Wednesday, March 31, 2010

The indoor season finally ends . . .

And so the indoor season comes to a close, not with a bang, but with a whimper. In true form, March came in like a lion and is certainly going out like a lamb. With a forecast for temps in the mid to upper 70s for the rest of the week, I will certainly not be found grinding away on my trainer. Coincidentally, today marks the official end of the UMCA Indoor Challenge and to celebrate, I logged in a final two hour session.

Well, it's only March and I've already failed to meet one of my 2010 cycling goals. Back in December,a top ten finish looked not only attainable, but also like a nice motivator to increase my base training miles. As it turns out, it was the latter but not the former. Here's what my results look like over the past two years. I actually placed lower with four times the number of hours on the trainer,  five times the number of sessions and almost three times the number of points. Oh, well.

2010: 17th place, 146 points, 87 hours, 28 sessions
2009: 16th place, 52 points, 22 hours, 5 sessions

Like with most competitions, success has a whole lot to do with who shows up. This was a competitive year as one can see by comparing a 10th place finish over the past five years:

2010 = 335 points
2009 = 189 points
2008 = 112 points
2007 = 224 points
2006 = 277 points

The funny thing is that I feel very much like a winner even though I didn't meet my goal. Could I have ridden more? Sure. Could I have added several long sessions to amass additional points. Of course; but at what cost? As it was, I logged 87 hours of training this winter safe from icy, dark roads. My legs feel great and I enter the spring with my most significant base yet. I look forward to seeing how the local hammer fest feels on Saturday morning. My first brevet is scheduled for April 10. Time for a little speed work.

Monday, March 22, 2010

Catskill Climbfest 200K: Vernal Equinox Edition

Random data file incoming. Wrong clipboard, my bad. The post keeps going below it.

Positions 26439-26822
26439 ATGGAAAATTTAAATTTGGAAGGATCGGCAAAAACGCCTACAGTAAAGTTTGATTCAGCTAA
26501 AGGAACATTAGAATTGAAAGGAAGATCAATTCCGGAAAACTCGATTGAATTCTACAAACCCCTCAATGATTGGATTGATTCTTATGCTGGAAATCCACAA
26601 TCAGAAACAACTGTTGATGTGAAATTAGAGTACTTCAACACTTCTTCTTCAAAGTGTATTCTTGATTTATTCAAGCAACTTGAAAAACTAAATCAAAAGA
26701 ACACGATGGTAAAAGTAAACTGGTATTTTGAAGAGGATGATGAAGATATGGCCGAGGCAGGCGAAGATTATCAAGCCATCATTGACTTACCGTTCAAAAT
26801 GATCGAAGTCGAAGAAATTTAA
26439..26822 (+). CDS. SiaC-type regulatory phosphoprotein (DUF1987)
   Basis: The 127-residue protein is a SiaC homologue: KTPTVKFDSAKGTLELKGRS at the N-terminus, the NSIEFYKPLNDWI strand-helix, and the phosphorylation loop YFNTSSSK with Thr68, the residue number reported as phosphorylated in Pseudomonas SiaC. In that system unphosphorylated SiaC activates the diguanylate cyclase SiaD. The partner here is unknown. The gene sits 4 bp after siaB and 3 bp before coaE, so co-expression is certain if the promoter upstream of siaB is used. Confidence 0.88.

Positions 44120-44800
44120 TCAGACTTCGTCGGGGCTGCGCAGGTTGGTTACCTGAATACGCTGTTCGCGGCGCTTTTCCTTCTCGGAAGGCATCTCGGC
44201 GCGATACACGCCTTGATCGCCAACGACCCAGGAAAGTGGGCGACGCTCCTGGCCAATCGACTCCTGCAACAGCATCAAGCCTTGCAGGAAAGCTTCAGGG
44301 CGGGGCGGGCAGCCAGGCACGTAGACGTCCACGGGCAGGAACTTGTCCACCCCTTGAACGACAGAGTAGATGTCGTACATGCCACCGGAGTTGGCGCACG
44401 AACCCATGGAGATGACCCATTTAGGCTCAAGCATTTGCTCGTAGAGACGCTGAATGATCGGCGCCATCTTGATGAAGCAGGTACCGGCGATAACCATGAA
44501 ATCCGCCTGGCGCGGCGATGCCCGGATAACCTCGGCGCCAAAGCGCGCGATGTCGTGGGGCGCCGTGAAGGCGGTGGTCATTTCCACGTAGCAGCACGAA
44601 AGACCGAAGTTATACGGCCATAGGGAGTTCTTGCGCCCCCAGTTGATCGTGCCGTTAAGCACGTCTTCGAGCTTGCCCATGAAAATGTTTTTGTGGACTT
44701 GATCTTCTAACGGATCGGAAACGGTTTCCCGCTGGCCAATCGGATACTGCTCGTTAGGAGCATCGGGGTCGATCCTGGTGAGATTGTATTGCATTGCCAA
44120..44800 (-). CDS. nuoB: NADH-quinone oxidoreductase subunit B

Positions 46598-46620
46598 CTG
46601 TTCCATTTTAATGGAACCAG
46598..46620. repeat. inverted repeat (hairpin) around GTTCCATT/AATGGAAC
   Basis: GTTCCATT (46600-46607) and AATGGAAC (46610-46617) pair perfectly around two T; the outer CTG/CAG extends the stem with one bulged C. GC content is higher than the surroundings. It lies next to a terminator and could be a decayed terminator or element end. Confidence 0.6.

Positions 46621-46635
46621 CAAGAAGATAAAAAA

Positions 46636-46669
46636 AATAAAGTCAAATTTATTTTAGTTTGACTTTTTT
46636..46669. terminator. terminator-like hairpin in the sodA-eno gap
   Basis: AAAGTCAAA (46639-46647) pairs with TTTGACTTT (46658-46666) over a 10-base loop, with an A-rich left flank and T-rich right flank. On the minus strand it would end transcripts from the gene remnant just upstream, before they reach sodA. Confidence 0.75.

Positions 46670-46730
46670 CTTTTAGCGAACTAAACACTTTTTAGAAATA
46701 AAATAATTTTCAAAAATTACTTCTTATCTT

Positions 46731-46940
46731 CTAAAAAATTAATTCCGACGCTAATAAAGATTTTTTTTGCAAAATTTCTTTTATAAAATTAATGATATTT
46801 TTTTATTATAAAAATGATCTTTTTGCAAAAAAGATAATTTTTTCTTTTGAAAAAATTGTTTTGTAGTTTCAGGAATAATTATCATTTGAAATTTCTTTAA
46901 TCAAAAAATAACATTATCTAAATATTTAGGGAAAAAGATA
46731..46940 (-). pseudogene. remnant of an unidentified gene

What better way to celebrate the vernal equinox than a ride with friends through the wild Catskill Mountians complete with raging waterfalls bursting with chilly snow melt and marshes filled with spring peepers? The Catskill Climbfest 200K permanent is not for the faint of heart nor the weak of quad. With over 11,000 feet of climbing, it's usually something to work up to a bit later in the season, but with all this planning and indoor training, I was just itching to get out onto the open roads. Sadly, a few of the regulars were not able to join our merry band. Between work, family obligations and storm clean-up, we were down to six riders, but six is a good number and the energy at the start was great.

I arrived at the parking lot to the heartwarming sight of bikes leaning against a convenience store wall in the pre-dawn light. Brian, Andrey, Gene, Stuart and Bob were in good spirits and eager to begin. After taking care of paperwork and getting our stamps at the first control, we were off. The six of us rode together on the gentle climb from Rosendale up through the woods to the vast Ashokan; source of much of New York City's water supply. Looking out across the majestic reservoir on this clear morning, we can see many of the high Catskill peaks we will be climbing later in the day. While the route skirts the heart of Woodstock, the mellow vibe permeates the surrounding area. We soon pass Stuart's house and he laments not requesting a full English breakfast cooked up by his wife as we make our way to the third control where we order coffee and muffins. On second thought, he reasons, that would likely not have gone over all that well.

The third control sits at the base of the first substantial climb of the day. It was wonderful to see that the new owners, a lovely south Asian couple, has made the radical move to open the bathroom to customers and remove the iconic port-o-john from the parking lot out front. Of course, this means I won't be able to read the latest racist creed written on the walls with fat black marker, but I guess I'll get over it.

After taking leaving the control, we settle into a 4-mile stretch at a solid 8-10% pitch which spreads the group out a bit, but we stop to take pictures at the historic (and swollen) Katerskill Falls along the way. We regroup by the falls and watch incredulously as a pair of dads with young kids passes by the "Warning: Hazardous Gorge Area, Sheer Cliffs, Swift Water, Slippery Footing" signs without looking or even slowing down. This seemed like something "mom" might not approve of, but - hey who's to judge?